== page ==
Home Opinion Mother’s Day Reflection: Shameless Survivor

Mother’s Day Reflection: Shameless Survivor

Ali Muldrow with five-month-old daughter Adrian

For my 33rd birthday, I asked 100 people to give $33 to support survivors of domestic violence.

As part of this fundraiser, I committed to publishing my own story of domestic abuse.

This Mother’s Day I’m reflecting on the decision I made to leave a man who’s violence shaped my pregnancy. I wrote this to acknowledge that ending an abusive relationship was a defining moment for me as a mother.

I did not count the number of times my ex hit me over the course of our 3 year relationship.

What I know is every time he hit me I protected him.

I did not go to the doctor for the injuries I sustained as a result of being assaulted by this former domestic partner until I was taken to the hospital by the police. I know the summer I was pregnant with my oldest daughter my ex gave me 3 black eyes, broke my wrist, and choked me until I threw up. He also broke my phone, knocked food out of my hands, regularly hid my car keys, and withheld my laptop.

Years later, the long-term impact of my injuries still means I am unable to hear out of my right ear. I have shoulder and neck pain from headlocks, and other forms of strangulation, and I am still afraid of him 10 years later.

I don’t remember how most of the assaults I experienced started, with the exception of the last one. It was 8 days after my oldest child was born. I was asleep when he kicked me in the stomach to wake me up and he was screaming at me that I had stolen the keys to a storage locker and $50 from him. At first, I was terrified and confused. I had no idea what he was talking about. I remember asking him if he wanted me to help him look around for his lost keys and cash. He responded by calling me a liar and a bitch. None of this was new, the name-calling and distrust was part of the cycle of abuse, but for the first time, there was a person in the room with us.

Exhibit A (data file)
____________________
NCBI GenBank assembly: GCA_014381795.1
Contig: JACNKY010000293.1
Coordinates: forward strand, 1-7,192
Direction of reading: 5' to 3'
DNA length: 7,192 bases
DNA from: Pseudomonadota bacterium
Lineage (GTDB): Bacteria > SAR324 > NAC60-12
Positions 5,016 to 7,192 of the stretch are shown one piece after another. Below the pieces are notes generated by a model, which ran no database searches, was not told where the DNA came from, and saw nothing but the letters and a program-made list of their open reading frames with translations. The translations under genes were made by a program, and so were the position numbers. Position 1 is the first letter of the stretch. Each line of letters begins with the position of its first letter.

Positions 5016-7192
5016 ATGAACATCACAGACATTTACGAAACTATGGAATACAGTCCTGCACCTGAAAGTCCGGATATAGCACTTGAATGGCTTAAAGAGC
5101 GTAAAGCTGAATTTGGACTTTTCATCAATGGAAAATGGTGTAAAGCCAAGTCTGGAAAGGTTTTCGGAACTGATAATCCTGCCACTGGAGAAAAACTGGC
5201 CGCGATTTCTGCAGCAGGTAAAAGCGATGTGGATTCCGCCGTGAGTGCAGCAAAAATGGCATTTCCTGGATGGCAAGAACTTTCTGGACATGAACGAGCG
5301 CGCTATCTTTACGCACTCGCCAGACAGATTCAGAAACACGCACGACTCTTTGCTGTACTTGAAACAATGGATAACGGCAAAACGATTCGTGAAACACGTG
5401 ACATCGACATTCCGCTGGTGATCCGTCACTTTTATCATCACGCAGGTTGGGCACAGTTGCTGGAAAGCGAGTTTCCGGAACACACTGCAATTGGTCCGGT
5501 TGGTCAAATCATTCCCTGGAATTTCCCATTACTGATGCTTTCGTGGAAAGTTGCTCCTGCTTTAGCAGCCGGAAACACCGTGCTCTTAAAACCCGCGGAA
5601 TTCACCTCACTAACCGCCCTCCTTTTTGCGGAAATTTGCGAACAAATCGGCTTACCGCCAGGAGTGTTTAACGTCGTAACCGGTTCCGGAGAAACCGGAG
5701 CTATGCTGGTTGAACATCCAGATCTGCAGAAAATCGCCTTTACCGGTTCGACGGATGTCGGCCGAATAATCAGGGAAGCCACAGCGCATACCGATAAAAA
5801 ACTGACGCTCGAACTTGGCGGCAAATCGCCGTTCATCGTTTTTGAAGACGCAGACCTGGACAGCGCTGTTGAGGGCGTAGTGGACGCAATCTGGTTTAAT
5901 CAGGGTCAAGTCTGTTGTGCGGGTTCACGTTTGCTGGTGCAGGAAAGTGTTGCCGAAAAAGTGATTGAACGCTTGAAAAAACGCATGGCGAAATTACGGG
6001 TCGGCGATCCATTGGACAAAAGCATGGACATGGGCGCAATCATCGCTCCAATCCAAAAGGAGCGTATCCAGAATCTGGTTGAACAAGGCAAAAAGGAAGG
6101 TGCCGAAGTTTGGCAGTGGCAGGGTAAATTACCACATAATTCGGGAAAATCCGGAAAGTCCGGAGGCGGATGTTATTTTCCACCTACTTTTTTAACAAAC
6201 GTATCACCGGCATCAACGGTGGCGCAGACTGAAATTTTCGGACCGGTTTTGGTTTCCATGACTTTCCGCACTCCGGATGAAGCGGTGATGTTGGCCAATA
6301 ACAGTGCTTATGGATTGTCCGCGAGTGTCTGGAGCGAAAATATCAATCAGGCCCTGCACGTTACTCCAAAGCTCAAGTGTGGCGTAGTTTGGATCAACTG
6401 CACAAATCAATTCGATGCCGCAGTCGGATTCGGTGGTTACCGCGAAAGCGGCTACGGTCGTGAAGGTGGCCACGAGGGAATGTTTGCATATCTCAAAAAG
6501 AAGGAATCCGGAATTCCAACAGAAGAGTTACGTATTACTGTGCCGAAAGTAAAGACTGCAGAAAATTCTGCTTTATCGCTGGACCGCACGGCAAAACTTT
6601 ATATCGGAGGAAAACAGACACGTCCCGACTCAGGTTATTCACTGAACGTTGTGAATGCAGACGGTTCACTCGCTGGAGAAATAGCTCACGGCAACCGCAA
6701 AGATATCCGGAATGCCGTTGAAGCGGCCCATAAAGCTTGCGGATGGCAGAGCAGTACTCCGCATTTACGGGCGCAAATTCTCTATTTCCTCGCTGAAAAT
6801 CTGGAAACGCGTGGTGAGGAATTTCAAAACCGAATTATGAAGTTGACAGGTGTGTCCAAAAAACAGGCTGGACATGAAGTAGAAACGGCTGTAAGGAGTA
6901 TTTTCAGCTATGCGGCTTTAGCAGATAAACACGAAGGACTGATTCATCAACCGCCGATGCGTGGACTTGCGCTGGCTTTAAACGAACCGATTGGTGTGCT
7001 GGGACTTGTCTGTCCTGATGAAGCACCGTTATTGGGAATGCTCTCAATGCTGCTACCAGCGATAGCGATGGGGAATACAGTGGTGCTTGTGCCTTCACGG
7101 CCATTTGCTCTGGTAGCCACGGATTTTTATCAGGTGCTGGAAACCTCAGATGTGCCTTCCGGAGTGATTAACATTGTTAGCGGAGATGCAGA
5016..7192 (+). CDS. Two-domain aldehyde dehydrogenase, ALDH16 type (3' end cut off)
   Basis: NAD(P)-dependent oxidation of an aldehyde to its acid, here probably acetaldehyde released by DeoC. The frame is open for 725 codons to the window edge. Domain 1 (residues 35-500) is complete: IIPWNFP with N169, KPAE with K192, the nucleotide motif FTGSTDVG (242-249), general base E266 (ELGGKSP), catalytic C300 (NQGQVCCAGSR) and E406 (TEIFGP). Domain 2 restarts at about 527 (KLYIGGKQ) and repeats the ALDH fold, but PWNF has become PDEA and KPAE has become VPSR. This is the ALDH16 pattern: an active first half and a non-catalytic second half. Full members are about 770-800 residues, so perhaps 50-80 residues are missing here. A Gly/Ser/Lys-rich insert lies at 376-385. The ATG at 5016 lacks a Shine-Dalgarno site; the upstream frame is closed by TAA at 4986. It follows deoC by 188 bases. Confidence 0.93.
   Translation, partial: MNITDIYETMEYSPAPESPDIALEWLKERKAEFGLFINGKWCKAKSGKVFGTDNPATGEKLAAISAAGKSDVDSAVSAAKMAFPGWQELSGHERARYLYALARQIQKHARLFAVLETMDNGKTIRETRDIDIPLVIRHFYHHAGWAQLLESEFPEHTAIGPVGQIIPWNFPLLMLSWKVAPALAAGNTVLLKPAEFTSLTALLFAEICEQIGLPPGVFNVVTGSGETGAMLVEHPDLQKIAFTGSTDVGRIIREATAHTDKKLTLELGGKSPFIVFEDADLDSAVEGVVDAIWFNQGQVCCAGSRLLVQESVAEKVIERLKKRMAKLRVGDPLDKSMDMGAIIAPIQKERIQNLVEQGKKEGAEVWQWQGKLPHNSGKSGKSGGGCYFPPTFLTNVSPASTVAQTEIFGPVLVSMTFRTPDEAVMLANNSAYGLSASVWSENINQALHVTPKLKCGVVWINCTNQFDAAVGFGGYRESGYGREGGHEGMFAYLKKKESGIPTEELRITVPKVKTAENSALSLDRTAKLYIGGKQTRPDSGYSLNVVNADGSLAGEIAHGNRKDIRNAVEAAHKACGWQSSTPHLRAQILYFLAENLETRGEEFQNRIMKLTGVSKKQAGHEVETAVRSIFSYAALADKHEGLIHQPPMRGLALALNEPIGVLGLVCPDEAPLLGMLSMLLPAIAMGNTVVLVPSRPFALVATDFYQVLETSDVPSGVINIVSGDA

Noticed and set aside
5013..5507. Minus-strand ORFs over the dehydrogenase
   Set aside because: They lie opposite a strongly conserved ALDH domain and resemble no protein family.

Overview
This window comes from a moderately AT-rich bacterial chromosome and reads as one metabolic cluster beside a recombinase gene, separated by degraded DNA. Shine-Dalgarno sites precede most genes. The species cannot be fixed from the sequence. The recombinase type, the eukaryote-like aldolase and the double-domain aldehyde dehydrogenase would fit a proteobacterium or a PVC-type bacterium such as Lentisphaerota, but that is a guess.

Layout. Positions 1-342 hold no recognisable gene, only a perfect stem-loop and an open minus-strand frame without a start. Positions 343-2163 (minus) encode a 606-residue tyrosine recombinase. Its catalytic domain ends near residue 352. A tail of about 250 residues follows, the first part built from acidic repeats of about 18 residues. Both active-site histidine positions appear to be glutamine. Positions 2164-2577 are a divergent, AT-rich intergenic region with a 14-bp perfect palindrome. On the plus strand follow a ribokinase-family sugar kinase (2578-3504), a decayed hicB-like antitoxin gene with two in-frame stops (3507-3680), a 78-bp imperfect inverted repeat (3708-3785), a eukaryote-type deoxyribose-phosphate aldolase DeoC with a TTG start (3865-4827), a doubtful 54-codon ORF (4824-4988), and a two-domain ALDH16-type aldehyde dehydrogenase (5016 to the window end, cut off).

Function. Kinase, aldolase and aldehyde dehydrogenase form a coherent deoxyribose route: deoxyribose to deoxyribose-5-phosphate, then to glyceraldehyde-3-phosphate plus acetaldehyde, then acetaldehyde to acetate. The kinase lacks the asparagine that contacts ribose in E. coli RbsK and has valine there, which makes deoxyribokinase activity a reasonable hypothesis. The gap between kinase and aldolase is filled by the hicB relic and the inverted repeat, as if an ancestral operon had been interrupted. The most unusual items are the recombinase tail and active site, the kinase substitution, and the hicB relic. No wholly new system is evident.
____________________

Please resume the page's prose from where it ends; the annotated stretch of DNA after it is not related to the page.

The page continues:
There were so many toxic and brutal patterns I had become numb to as our relationship closed in around me and isolated me to the point of obscurity. Still what I had come to expect for myself could not be reconciled with all that I hoped for my child. It was so clear to me having given birth just eight days earlier that if he couldn’t have some sense of reverence for the sacredness of the eight-day-old baby asleep with her mama, he wasn’t capable of love.

I’ve rarely spoken about this relationship. In part, because I’ve been trying to put it behind me for 10 solid years and also because a part of me still gets stuck between how we fell in love and everything that made it astonishing, and the destructive and excruciatingly painful situation it became.

A few months ago I spoke about it publicly with a group of women, the prompt was “what was the bravest thing you’ve ever done?” I felt like my answer was supposed to be to put my name on the ballot, but it wasn’t.

The bravest thing I ever did was break up with a man who hit me 8 days after my child was born. The bravest thing I’ve ever done is choose me and walk away. And 3 months after I left, when he climbed up to the balcony of my second-floor apartment to punch me in the face again, I survived.



The helpline for those experiencing domestic abuse is (608)251-4445 or 800-747-4045. If you are in immediate danger call 911.